Anthraquinone Glycosides

Anthraquinone glycosides are generally orange, red, or brown-red compounds found in fairly limited distribution within the plant kingdom. Their solubility is similar to that of other glycosides with hydrophobic aglycones. Although some aglycones are absorbed within the small intestines, many of the intact glycosides make it to the colon before being hydrolyzed. In traditional Chinese medicine, this fact was exploited, although the rationale was explained differently. Herbs containing anthraquinone glycosides, particularly Rheum palmatum (rhubarb), were administered boiled if noncathartic properties were preferred because this would hydrolyze many of the anthraquinone glycosides. According to one review, boiling reduces the cathartic effects of rhubarb root 50%. Nonboiled forms of the herb were administered when catharsis was the desired outcome.

Anthraquinone glycosides can take 6 to 12 hours or longer to reach the colon, depending on gut motility and transit time of the patient. Once hydrolyzed in the colon, anthraquinones induce water and electrolyte secretion, as well as peristalsis, including catharsis. The contractions caused can be fairly strong and even painful (known as griping); thus, carminatives or antispasmodics are frequently administered simultaneously with anthraquinone glycosides. Use of anthraquinone glycosides for longer than 10 days consecutively can readily lead to induction of atonic constipation as the colon adapts to the cathartic impulses. Persistent use or abuse can also lead to diarrhea with fluid and electrolyte loss and, ultimately, rhabdomyolysis, renal failure, and other severe outcomes.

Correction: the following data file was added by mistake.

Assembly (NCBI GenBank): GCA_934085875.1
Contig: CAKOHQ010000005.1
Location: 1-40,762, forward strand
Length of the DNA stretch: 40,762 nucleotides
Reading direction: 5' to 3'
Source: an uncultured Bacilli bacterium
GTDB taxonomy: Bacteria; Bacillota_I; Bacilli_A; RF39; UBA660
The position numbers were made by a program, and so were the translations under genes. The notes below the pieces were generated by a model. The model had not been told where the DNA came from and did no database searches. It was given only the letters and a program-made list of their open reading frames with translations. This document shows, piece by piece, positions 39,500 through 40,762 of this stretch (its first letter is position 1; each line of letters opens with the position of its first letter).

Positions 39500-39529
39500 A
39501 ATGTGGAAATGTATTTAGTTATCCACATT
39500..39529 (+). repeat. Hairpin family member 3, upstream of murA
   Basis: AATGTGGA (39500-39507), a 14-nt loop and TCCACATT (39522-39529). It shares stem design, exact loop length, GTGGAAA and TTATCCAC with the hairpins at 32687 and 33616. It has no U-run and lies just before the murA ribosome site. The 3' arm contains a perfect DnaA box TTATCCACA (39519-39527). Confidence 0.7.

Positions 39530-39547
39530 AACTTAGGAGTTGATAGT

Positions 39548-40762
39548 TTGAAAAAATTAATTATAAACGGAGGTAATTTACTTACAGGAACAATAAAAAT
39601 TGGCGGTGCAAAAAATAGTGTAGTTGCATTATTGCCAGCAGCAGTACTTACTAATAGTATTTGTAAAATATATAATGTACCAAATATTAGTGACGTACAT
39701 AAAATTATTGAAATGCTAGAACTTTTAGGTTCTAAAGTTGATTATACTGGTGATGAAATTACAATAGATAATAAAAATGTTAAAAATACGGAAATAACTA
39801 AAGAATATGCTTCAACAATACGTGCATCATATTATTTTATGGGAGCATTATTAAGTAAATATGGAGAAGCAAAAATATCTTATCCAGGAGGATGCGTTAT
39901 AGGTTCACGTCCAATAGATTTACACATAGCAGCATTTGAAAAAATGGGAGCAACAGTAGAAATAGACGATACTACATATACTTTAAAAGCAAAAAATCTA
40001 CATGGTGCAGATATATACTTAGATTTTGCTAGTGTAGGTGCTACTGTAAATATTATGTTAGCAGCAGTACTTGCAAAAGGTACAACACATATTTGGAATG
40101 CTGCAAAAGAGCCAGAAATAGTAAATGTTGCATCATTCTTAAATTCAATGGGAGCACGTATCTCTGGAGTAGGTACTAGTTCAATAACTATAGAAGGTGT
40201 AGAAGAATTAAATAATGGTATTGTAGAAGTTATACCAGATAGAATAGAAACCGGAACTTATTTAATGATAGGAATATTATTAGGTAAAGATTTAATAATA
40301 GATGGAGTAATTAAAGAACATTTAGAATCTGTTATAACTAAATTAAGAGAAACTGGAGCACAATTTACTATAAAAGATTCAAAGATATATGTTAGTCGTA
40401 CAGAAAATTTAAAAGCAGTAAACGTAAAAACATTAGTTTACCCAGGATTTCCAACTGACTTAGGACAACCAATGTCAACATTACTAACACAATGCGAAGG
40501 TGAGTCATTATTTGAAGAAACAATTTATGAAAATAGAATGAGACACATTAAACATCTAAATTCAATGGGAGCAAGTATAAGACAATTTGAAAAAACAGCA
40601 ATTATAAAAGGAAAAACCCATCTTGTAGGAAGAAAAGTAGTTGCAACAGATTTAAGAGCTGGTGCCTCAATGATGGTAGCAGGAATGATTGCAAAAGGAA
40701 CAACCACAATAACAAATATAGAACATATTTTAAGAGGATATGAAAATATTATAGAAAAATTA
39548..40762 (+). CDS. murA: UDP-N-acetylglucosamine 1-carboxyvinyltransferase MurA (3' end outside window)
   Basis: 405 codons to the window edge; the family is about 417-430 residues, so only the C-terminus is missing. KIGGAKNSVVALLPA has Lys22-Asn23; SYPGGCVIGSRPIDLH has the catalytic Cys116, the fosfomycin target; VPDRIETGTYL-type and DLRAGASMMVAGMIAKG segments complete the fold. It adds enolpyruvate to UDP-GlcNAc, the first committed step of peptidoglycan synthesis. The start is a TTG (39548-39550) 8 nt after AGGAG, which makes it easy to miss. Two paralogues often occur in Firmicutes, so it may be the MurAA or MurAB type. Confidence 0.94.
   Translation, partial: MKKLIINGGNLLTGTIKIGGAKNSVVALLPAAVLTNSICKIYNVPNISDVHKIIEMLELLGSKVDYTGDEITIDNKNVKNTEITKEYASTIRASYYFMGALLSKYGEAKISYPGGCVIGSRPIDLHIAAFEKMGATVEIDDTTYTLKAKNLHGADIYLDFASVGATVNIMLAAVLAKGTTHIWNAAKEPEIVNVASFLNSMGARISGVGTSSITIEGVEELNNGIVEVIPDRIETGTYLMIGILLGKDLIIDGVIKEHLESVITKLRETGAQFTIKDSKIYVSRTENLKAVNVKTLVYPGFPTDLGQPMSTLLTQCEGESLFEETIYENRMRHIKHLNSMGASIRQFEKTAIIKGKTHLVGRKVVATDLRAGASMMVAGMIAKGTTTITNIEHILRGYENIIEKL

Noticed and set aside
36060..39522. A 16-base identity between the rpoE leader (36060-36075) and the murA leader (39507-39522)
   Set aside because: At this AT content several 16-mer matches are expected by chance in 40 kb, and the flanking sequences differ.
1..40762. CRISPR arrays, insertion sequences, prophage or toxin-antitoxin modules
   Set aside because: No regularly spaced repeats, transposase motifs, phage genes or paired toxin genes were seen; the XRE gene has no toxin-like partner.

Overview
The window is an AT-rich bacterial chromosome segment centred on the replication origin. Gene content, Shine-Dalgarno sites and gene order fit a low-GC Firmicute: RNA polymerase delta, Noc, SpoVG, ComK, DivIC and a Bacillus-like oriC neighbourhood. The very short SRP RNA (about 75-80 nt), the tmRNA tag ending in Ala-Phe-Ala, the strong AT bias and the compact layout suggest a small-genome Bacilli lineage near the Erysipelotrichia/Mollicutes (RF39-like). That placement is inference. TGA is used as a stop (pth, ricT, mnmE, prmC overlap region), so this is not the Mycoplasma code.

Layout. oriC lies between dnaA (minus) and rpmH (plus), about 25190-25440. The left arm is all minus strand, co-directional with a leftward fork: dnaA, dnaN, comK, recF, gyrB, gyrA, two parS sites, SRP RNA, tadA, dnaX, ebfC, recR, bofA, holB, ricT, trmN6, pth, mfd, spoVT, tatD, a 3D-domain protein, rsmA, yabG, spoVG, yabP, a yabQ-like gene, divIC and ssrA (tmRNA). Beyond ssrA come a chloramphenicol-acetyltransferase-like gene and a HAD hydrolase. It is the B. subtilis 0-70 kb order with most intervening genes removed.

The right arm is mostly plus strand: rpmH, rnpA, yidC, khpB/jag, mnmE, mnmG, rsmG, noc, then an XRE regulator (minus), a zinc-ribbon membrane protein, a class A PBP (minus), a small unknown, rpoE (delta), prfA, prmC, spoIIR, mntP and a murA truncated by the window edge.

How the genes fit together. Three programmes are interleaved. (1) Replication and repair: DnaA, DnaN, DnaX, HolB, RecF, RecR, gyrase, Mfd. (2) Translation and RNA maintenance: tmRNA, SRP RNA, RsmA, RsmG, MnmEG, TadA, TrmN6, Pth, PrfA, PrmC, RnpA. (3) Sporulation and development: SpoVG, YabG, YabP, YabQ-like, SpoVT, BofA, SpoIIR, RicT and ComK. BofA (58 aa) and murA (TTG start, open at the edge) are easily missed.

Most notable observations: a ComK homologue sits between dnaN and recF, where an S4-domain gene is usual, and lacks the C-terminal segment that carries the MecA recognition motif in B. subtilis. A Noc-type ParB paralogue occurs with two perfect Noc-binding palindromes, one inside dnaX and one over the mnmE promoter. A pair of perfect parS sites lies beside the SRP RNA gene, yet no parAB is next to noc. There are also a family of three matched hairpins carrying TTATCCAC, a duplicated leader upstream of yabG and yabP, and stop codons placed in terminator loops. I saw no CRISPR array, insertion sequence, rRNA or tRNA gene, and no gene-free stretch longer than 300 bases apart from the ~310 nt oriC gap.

Some percentage of the anthraquinones are deposited in the colon wall, leaving dark brown or black patches referred to as pseudomelanosis coli. Most clinical research in humans confirms that this does not promote colorec-tal cancer. It is interesting to note that much research in fact shows that anthraquinones are antineoplastic. Emodin, found in rhubarb, is an apopto-sis inducer.

Anthraquinones have other interesting properties. They are antifungal, inhibit excessive renal tubular cell proliferation, delay deterioration of patients in renal failure, modulate inflammation by partially inhibiting cyclooxygenase, and so forth. As far as is known, subcathartic doses or doses of noncathartic forms of herbs containing anthraquinone glycosides do not cause any serious adverse effects and will not cause pseudomelanosis coli. The aglycones can discolor the urine and feces red, brown, or black as they are excreted (Major Anthraquinone Glycoside-Containing Herbs).

Major Anthraquinone Glycoside-Containing Herbs
Aloe vera (aloe) latex
Frangula purshiana (cascara sagrada)
juglans cinerea (butternut)*
Rhamnus frangula (alder buckthorn)
Rheum palmatum (Chinese rhubarb)
Rumex crispus (yellow dock)*
Senna alexandrina (senna)
*Mild effect.